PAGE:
Holiday Cookies: Traditional and Others…

Orange, cinnamon, and cloves are the main fragrances that pervade the kitchens around the world in the dark, winter days and long nights. Their sweet, enticing aromas set the mood for the upcoming holidays that mark the end of the year throughout most of the world.

 

 

Melomakarona, the traditional Greek, fragrant, honey-infused Christmas cookies are my favorites! They are vegan, because people ate them during the days of Lent that precede Christmas according to the Orthodox doctrines that some people follow, even if they are not religious. Now they are being rediscovered, as baking with olive oil has become trendy, and even the NYT published a version recently. I have slightly updated my mother’s recipe –which she had from her own mother– adding some ground nuts in the dough.

I think you will find these cookies irresistible, but if you manage to save them for later, they will get even better the next days. They keep for up to 1 month so you may want to double the recipe, especially if you bake melomakarona with friends, as we usually do.

An extra bonus of this aromatic but healthy dough is that you can use it as pie crust, filling it with cooked apples, quince, or make an irresistible lemony tart with just Lemon Curd as its filling. 

 

 

A recent favorite of ours is the old German Lebkuchen  which are fragrant with the enticing Lebkuchen Spice Mix.  It contains all kinds of spices, even ground coriander seeds, but strangely, no ginger! The blogger whose recipe I fam following, strangely calls it German Gingerbread Spice Mix, probably because she caters to Americans, for whom Lebkuchen is not a household name. My only addition to her recipe is an extra 2/3 cup finely ground almonds or almond meal because I don’t use the rice-paper wafers –difficult to find on our island—and wanted to make the dough somewhat thicker. Also, Costas and I prefer the cookies plain, or just drizzled with some bitter chocolate, so I skip the full dipping in chocolate the recipe calls for. (more…)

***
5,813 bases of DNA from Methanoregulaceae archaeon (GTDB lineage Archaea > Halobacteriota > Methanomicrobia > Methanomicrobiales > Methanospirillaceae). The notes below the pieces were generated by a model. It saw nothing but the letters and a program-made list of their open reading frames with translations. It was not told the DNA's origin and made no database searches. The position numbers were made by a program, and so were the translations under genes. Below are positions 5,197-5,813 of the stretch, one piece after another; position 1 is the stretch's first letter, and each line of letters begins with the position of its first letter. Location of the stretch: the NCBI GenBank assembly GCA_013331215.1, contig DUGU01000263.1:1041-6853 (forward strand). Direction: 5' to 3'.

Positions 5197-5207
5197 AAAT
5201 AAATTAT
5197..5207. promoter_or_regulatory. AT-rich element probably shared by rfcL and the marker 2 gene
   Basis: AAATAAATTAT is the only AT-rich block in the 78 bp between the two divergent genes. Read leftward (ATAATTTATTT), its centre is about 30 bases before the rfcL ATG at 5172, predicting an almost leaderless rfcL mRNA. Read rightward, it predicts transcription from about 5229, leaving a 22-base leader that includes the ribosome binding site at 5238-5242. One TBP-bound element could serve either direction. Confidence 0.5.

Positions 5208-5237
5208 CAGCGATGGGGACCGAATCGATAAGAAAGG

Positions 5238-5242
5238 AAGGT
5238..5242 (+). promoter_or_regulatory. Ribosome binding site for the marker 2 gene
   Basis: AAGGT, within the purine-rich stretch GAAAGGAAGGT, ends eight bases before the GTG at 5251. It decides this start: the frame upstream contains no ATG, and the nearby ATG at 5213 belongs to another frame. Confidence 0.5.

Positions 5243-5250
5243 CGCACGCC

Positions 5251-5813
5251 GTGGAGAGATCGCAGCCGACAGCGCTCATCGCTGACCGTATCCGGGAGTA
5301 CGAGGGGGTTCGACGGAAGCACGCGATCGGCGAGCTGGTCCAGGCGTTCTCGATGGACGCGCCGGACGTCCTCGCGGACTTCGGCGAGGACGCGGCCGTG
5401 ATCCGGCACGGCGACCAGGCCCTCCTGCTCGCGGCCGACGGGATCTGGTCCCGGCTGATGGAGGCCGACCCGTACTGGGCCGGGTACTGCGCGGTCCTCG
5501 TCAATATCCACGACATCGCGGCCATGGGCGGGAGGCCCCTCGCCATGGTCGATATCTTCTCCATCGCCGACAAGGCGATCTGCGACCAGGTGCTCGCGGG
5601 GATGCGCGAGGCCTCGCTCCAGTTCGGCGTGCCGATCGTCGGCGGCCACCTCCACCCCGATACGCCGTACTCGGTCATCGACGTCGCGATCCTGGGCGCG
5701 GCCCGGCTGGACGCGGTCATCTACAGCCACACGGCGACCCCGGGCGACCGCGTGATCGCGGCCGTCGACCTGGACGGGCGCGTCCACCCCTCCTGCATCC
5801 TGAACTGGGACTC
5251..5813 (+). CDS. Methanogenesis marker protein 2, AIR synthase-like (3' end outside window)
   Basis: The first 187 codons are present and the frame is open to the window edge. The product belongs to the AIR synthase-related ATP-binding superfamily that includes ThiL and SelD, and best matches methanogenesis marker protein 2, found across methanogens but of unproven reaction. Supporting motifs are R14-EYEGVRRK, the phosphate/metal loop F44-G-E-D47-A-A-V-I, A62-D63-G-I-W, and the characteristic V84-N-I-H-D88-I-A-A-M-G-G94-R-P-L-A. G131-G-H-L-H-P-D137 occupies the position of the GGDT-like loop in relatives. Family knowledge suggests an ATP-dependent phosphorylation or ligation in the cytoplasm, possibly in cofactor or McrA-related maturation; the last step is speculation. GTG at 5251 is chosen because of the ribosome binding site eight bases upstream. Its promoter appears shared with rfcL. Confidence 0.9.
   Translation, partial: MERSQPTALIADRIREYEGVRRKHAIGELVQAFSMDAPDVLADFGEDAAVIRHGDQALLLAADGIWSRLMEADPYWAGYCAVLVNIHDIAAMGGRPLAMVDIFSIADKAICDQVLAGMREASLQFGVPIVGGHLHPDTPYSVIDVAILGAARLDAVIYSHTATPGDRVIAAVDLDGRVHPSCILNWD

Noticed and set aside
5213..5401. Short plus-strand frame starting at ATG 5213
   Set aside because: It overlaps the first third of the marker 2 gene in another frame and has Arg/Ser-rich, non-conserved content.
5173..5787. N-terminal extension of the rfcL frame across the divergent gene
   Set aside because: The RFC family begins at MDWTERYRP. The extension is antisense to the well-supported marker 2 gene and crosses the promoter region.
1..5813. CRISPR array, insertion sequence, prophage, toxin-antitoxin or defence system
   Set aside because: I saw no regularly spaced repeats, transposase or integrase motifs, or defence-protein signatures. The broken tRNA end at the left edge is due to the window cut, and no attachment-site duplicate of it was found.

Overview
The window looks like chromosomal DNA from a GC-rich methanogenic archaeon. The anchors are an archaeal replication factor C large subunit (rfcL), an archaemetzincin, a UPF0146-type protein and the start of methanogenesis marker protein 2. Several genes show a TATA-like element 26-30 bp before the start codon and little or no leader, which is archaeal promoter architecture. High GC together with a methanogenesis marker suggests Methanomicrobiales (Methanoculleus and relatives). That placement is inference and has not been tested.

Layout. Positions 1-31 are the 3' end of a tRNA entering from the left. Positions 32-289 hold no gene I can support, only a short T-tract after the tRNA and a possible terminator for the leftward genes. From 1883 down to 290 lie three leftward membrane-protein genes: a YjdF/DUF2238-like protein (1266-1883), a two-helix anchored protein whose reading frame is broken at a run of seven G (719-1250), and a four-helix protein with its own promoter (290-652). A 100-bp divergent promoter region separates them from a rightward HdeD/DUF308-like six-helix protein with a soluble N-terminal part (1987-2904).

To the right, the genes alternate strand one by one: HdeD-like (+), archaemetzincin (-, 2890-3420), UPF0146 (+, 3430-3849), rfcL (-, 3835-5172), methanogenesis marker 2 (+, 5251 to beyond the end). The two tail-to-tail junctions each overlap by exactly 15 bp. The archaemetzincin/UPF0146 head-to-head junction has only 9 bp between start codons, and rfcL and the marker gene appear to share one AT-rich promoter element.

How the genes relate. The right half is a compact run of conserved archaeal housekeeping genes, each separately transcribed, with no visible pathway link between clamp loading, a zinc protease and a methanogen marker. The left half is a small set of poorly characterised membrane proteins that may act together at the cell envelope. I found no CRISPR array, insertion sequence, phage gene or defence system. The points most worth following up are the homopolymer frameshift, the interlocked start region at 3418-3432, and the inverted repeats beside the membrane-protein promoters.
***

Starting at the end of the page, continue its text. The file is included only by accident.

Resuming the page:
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Ginger-Grape Molasses Cookies

My take on the classic Ginger Snap Cookies, based on the recipe of King Arthur Baking.

I reduced the amount of sugar in the mix since the topping makes them far too sweet, anyway. Also I choose to make them with olive oil, instead of any ‘shortening,’ and of course I use grated fresh ginger that gives them a lovely, fragrant kick.

As for the ‘molasses’ mentioned, the only kind we have here is Grape Molasses, which have a wonderfully deep flavor. In Greece the traditional Moustokouloura (grape molasses cookies) are vegan –no egg– as they are a favorite Lenten treat. But frankly, these gingery ones are far better-tasting and easier (!)

 

 

As for the ‘molasses’ mentioned, the only kind we have here is Grape Molasses, which has a wonderfully deep flavor. In Greece the traditional Moustokouloura (grape molasses cookies) are vegan –no egg– as they are a favorite Lenten treat. But frankly, these gingery ones are far better-tasting and easier (!)

 

 

 For about 3 dozen cookies (more…)

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Kiki’s or ‘Lazy Woman’s Pie’ (Pita tis Tembelas)

As feta is usually too salty, I often use a combination of feta and myzithra (the Greek ricotta). I like to add fresh oregano or fresh thyme, and occasionally red pepper flakes.

Scroll down to see the variation with roasted vegetables, which makes the pie more substantial.  

Read more about the pie and our adventures to get the recipe.

 

Keartisanal-cheese-Pie1

Serves 4-6

 

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TART with Summer/fall Fruits

You can make this tart with a versatile Olive Oil, Whole-wheat Yeasted Pastry that will give you a more rustic delicious sweet; or use a good quality puff pastry, which will give you a more elegant-looking pie. 

Either way, use up any overripe summer or fall fruit you have at hand: cherries, peaches, plums, strawberries, or apricots. Complement them with some homemade or store-bough jam or marmalade and you can totally omit any added sugar, as I usually do.

Serve on its own, or maybe together with the Fruity, Guilt-free Ice Cream.

 

 

Makes a round or square 9-inch (23 cm) tart

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